In a recent case the branch manager of a national distribution company in South Africa was caught out after 20 months of double-billing legitimate transportation invoices against his own ghost company. Twice a month double payments were made for distribution; one for the real vendor and one for the ghost vendor. This eventually came to light after a long overdue stock-counting exercise revealed that the warehouse was greatly over-stocked. Only half the amount of stock booked as having been distributed had actually been moved.

You may not be too surprised to read that the manager had, on two prior occasions, successfully foiled attempts to perform stock-counts at his warehouse; and that when the count did finally go ahead, he was off sick for a few days. That is surely proof that it is true that stress can make you sick!

Examination of the business’ vendor list with background cross-checks to determine details of vendor owners’ names and letters to confirm their banking details, revealed that the branch manager himself was on the list via his ghost company. In 20 months he had syphoned USD 275k off the books.

Interviews held with the warehouse staff revealed that the manager had been displaying many of the classic fraud behavior traits: in the preceding three years he never took vacation leave, he held final authorization on all payments at his branch and had full access to the entire bookkeeping system, he was always ingratiatingly nice to everybody, he was known to spend a lot of his time gambling and had bought a car disproportionate to his salary. He was 33 years old and had been with the company for seven years at the time.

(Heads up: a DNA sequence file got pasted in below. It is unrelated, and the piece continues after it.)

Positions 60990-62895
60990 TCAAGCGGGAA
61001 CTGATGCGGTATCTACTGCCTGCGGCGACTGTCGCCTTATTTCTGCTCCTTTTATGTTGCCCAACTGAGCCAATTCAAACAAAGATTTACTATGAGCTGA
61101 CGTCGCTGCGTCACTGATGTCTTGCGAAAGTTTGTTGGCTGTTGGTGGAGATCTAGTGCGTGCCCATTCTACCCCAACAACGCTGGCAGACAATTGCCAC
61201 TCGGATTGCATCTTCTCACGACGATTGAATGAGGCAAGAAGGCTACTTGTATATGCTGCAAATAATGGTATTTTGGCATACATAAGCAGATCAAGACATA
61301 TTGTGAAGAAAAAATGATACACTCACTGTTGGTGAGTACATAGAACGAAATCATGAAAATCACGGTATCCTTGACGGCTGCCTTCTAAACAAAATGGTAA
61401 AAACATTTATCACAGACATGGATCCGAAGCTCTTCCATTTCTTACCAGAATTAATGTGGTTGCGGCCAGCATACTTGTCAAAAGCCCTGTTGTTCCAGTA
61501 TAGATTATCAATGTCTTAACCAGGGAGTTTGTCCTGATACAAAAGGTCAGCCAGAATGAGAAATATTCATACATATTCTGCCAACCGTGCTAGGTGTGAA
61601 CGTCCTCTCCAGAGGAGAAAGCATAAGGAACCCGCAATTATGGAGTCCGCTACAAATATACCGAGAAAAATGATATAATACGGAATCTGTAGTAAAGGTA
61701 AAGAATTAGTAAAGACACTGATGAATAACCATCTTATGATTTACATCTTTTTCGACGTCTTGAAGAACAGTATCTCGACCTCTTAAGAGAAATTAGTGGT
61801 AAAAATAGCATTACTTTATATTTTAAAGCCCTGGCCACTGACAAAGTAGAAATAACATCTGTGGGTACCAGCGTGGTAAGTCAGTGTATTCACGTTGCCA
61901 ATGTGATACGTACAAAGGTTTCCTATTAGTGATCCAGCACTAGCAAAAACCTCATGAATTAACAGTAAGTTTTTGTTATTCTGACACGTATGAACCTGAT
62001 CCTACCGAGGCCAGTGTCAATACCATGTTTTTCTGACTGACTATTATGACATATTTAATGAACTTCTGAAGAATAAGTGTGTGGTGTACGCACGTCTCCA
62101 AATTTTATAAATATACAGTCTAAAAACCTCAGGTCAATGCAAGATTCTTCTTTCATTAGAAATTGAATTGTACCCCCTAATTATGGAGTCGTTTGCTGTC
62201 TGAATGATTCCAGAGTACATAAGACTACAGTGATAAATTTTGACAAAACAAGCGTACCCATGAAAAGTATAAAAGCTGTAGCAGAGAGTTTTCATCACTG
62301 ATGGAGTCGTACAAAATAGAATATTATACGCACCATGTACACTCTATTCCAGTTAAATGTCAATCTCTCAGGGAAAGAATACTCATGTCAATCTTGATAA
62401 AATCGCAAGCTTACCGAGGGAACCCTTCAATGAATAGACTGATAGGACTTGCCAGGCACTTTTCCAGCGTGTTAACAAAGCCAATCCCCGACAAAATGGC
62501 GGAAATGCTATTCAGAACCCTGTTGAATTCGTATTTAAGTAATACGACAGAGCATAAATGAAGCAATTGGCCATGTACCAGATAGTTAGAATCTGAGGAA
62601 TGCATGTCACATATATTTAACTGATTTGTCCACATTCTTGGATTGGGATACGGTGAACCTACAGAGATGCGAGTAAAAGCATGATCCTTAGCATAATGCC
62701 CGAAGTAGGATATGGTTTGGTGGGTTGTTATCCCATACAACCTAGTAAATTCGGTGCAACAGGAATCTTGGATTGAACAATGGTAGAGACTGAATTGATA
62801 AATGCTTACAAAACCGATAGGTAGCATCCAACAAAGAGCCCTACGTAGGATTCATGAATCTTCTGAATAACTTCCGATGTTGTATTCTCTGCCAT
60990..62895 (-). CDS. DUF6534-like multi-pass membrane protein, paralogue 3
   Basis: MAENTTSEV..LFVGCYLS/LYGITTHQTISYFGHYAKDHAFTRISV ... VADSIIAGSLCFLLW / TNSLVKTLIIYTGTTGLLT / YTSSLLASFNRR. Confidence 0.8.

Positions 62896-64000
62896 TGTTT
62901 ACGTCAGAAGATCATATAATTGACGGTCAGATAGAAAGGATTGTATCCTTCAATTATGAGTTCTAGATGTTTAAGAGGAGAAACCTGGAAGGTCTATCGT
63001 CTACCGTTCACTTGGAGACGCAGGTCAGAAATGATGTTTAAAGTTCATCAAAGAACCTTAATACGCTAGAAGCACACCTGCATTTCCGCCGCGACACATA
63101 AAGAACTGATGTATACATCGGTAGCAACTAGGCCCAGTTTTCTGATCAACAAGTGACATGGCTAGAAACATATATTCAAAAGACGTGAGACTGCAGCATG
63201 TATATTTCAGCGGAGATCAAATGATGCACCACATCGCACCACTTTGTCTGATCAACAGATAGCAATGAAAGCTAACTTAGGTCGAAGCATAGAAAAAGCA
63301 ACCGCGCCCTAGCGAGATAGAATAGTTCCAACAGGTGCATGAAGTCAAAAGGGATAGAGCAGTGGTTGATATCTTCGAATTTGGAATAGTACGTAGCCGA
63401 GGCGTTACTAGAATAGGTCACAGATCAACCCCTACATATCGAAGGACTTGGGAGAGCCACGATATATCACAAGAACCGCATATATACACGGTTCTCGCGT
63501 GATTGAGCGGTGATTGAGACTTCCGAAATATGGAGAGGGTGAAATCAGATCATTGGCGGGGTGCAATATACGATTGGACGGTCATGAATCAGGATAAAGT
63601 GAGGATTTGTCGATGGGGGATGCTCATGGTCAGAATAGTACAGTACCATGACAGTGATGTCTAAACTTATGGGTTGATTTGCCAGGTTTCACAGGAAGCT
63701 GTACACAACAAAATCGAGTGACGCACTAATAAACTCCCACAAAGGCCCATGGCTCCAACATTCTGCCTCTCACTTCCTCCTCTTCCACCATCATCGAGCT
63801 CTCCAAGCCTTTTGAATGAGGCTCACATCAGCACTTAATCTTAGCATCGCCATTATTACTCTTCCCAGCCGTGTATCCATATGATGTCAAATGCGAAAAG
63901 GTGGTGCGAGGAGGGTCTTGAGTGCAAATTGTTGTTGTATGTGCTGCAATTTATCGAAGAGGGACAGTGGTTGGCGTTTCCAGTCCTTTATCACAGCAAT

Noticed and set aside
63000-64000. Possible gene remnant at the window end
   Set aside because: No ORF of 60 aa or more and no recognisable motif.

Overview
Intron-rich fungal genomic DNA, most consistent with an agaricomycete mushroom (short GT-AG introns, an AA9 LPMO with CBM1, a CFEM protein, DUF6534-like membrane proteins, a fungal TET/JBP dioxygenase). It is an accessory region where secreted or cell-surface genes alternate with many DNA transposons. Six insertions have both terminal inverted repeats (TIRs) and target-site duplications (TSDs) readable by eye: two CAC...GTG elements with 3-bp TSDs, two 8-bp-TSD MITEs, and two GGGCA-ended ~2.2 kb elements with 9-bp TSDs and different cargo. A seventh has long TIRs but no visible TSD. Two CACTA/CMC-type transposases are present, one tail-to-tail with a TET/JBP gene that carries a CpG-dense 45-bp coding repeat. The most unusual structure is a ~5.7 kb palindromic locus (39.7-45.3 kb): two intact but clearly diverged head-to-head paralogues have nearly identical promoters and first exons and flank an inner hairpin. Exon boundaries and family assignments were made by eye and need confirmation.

The case described above shows textbook hallmarks of those behavioral clusters being closely associated with bookkeeping, controls and accounts issues. Staff fraud awareness training, together with a robust and well-advertised Whistle-Blower Hotline, may have encouraged a staff member to report their concerns much earlier. In fact, the crime may never have even been committed if there had been a proper vendor onboarding policy and procedure, regular background checks and cross-referencing of vendor bank account details against the staff’s bank accounts. According to the ACFE report mentioned above, even ensuring key staff either take their annual holidays or spend some time on job rotation can reduce the duration of a fraud scheme by as much as 60 percent. Governance controls like these should be implemented and adhered to as a bare minimum of fraud prevention.

A little prevention can go a long way and periodically calling in the experts to assist you with performing a fraud risk assessment, prevention and awareness exercise will always be worthwhile. After all, prevention is better than cure.